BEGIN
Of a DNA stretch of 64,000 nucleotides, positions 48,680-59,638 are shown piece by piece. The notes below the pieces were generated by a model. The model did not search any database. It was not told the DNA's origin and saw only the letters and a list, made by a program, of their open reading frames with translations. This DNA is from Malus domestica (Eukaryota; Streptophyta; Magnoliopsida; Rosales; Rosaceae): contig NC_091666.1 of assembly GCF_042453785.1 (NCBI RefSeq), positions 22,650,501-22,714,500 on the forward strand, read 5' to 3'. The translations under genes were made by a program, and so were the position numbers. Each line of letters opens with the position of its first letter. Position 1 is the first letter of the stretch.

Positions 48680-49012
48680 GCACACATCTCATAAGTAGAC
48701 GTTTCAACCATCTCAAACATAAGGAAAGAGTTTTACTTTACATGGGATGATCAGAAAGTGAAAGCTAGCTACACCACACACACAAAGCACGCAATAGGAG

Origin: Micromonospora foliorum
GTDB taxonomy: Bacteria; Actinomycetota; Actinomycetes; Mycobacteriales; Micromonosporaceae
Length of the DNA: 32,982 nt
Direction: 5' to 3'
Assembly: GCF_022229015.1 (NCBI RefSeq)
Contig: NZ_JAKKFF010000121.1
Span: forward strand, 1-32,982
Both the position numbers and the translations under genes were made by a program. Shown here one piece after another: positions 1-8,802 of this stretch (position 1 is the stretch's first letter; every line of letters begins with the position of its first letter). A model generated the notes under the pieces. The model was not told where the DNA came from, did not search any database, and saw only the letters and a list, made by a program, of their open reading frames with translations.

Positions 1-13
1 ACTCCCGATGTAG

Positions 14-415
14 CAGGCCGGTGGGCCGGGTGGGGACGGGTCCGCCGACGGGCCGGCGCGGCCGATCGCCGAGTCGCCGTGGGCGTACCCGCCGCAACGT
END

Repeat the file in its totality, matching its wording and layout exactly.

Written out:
Of a DNA stretch of 64,000 nucleotides, positions 48,680-59,638 are shown piece by piece. The notes below the pieces were generated by a model. The model did not search any database. It was not told the DNA's origin and saw only the letters and a list, made by a program, of their open reading frames with translations. This DNA is from Malus domestica (Eukaryota; Streptophyta; Magnoliopsida; Rosales; Rosaceae): contig NC_091666.1 of assembly GCF_042453785.1 (NCBI RefSeq), positions 22,650,501-22,714,500 on the forward strand, read 5' to 3'. The translations under genes were made by a program, and so were the position numbers. Each line of letters opens with the position of its first letter. Position 1 is the first letter of the stretch.

Positions 48680-49012
48680 GCACACATCTCATAAGTAGAC
48701 GTTTCAACCATCTCAAACATAAGGAAAGAGTTTTACTTTACATGGGATGATCAGAAAGTGAAAGCTAGCTACACCACACACACAAAGCACGCAATAGGAG

Origin: Micromonospora foliorum
GTDB taxonomy: Bacteria; Actinomycetota; Actinomycetes; Mycobacteriales; Micromonosporaceae
Length of the DNA: 32,982 nt
Direction: 5' to 3'
Assembly: GCF_022229015.1 (NCBI RefSeq)
Contig: NZ_JAKKFF010000121.1
Span: forward strand, 1-32,982
Both the position numbers and the translations under genes were made by a program. Shown here one piece after another: positions 1-8,802 of this stretch (position 1 is the stretch's first letter; every line of letters begins with the position of its first letter). A model generated the notes under the pieces. The model was not told where the DNA came from, did not search any database, and saw only the letters and a list, made by a program, of their open reading frames with translations.

Positions 1-13
1 ACTCCCGATGTAG

Positions 14-415
14 CAGGCCGGTGGGCCGGGTGGGGACGGGTCCGCCGACGGGCCGGCGCGGCCGATCGCCGAGTCGCCGTGGGCGTACCCGCCGCAACGT